Independence Day Mini-Bullets

  • Mark Cuban confirms to DallasBasketball.com that the Mavericks are in hot pursuit of Kevin Garnett.

  • Greg Oden reportedly offered some Portland TV media people a ride home from the draft on Paul Allen's jet.

  • Nearly a million people have already seen this YouTube video, but it's new to me: a three-person dunk that results in a beautiful broken backboard.

  • TrueHoop reader John imagines a scenario that would shatter fragile Orlando egos after the Billy Donovan affair: "How many Magic fans would rip their hair out if, between now and July 11, Rashard decided not to sign with Orlando after all?"

  • Former NBA player Jimmy Walker, who held the career scoring record at Providence until Ryan Gomes broke it, died on Monday. He was also, it turns out, Jalen Rose's estranged father. From Walker's obituary, by Richard Goldstein, in The New York Times: "When the University of Michigan's celebrated Fab Five team was playing in the 1992 N.C.A.A. tournament, it became known that Walker was the father of Jalen Rose, a star guard-forward on that team. Walker had never married Rose's mother, Jeanne, who named Jalen for Walker, whose given name was James, and for her brother, Leonard. And he essentially had no contact with the family over the years. 'Everyone tells me my father was a great player,' Rose, who had seen tapes of Walker playing, told The Star-Tribune of Minneapolis in April 1992. Walker told Mitch Albom in an interview for 'Fab Five' (Warner Books, 1993): 'I didn't handle the situation well. I remember Jeanne being angry.' But Walker added: 'I don't have any regrets or apologies about Jalen. That's just the way things sometimes happen.'" Yes, accidents happen. Yes, bad weather happens. No, intentionally avoiding your children close to their entire lives does not just happen.

  • Adam Morrison says he might have paid a little too much attention to all the criticism last year.

  • The Bulls are high on Yi Jianlian, reportedly having him ranked in the top three draft prospects. (Could he have been ahead of Oden or Durant, and assuming not, can we say he was ranked third?)

  • If Rashard Lewis is in Orlando, where's Hedo Turkoglu going? Sacramento?

  • Derek Fisher's agent says Fisher is interested in playing for the Knicks.

  • Steve Kelley of the Seattle Times makes the case that Clay Bennett has duped Washingtonians, in any number of sinister ways. He also makes the argument that P.J. Carlesimo got the head coaching job over Dwane Casey because Casey had strong ties to the Emerald City, which Bennett intends to depart: "Casey was too dangerous for Bennett. He had friends in Seattle. He wanted the franchise to stay. And Bennett couldn't have that. We've been duped. Bennett couldn't have a former Sonics assistant coaching his team. Casey has a home in Seattle, for crying out loud. He got married here. Yikes, he might have let it slip to the media that this team belonged in Seattle." He also makes the point that Carlesimo is too much of a grinder to nurture a young team, but I say give him a chance. He has been feeling the team love in San Antonio for a long time. People grow. Maybe P.J. has too.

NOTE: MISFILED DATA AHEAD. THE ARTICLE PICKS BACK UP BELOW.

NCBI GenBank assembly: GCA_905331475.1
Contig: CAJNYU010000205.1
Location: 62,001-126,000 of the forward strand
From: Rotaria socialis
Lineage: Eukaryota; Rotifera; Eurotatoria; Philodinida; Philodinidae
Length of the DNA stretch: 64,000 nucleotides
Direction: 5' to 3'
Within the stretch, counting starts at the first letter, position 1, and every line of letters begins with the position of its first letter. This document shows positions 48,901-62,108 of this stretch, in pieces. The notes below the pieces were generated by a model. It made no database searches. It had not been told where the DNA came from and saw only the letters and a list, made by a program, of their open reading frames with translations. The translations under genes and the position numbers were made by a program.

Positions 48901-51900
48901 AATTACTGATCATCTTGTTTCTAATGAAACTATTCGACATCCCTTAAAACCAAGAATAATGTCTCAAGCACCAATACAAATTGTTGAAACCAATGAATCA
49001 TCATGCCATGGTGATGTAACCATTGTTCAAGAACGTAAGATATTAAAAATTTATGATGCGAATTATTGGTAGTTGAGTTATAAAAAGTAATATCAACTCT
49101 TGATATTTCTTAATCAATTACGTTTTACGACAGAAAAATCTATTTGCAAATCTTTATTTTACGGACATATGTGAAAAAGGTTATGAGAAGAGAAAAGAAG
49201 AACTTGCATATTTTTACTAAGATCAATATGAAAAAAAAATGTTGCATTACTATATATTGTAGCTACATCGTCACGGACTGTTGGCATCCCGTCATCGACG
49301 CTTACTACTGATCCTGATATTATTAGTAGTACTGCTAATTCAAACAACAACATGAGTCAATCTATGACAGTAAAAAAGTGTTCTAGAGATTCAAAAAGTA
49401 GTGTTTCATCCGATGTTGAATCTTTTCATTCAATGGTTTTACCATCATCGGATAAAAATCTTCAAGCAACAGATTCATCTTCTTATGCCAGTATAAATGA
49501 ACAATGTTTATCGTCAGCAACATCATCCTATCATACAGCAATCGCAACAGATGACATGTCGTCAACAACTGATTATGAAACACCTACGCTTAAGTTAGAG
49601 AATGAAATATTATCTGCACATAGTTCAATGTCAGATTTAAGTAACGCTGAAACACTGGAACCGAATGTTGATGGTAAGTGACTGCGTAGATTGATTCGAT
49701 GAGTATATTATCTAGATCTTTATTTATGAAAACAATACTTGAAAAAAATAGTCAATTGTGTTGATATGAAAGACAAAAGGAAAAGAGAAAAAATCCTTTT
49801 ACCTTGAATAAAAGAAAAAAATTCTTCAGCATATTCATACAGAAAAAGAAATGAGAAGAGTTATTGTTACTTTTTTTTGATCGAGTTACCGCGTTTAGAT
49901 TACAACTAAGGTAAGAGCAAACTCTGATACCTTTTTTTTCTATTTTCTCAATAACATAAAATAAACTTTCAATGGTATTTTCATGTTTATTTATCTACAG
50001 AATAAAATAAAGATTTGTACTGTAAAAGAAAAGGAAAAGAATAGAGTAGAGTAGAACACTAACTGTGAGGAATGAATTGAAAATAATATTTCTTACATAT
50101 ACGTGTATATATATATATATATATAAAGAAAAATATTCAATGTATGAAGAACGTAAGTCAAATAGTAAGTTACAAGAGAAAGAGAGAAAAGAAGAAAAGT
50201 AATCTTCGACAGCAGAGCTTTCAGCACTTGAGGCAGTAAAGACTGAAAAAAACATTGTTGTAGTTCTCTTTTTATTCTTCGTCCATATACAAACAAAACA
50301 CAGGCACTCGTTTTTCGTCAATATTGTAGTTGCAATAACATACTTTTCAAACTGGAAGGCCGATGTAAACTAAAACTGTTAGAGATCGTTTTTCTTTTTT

• When Boston fans dream of the past, this is what they dream about. No wonder they don't like the NBA right now. That level of corny performance is simply not available any more.

  • Falling asleep in the stands. I'd bet my right arm that's not an NBA game, though. It appears to be outside, they don't have those metal railings in NBA stadiums that I have seen, and there is not humpin', bumpin' music blaring at all times. That's a baseball crowd.

  • Very interesting reporter vs. web 2.0 debate in Detroit.

  • This is one of those years when having an open roster spot in the early autumn could be amazingly valuable. A lot of teams clearly have more players than they can keep. New York, Portland, and Atlanta are just a few examples.

  • Derek Fisher's release from his contract (it was not a buy out) is unprecedented. Player and team relieved each other of their obligations, and that was that. It won't give the Jazz any cap room, by the way, according to Ross Siler of the Salt Lake Tribune.

  • Consider the collective bargaining agreement of the WNBA.

  • Mark Monteith of the Indianapolis Star: "An exceptionally well-connected league insider once told me the story of how Brian Cardinal got his mid-level. Seems Memphis owner Michael Heisley, frustrated by general manager Jerry West's lack of activity, walked into West's office one day and asked why he hadn't signed anyone yet. So an exasperated West picked up his phone, called Cardinal's agent and offered the mid-level on the spot. Then he turned to Heisley and said something along the lines of 'There, you happy now?'"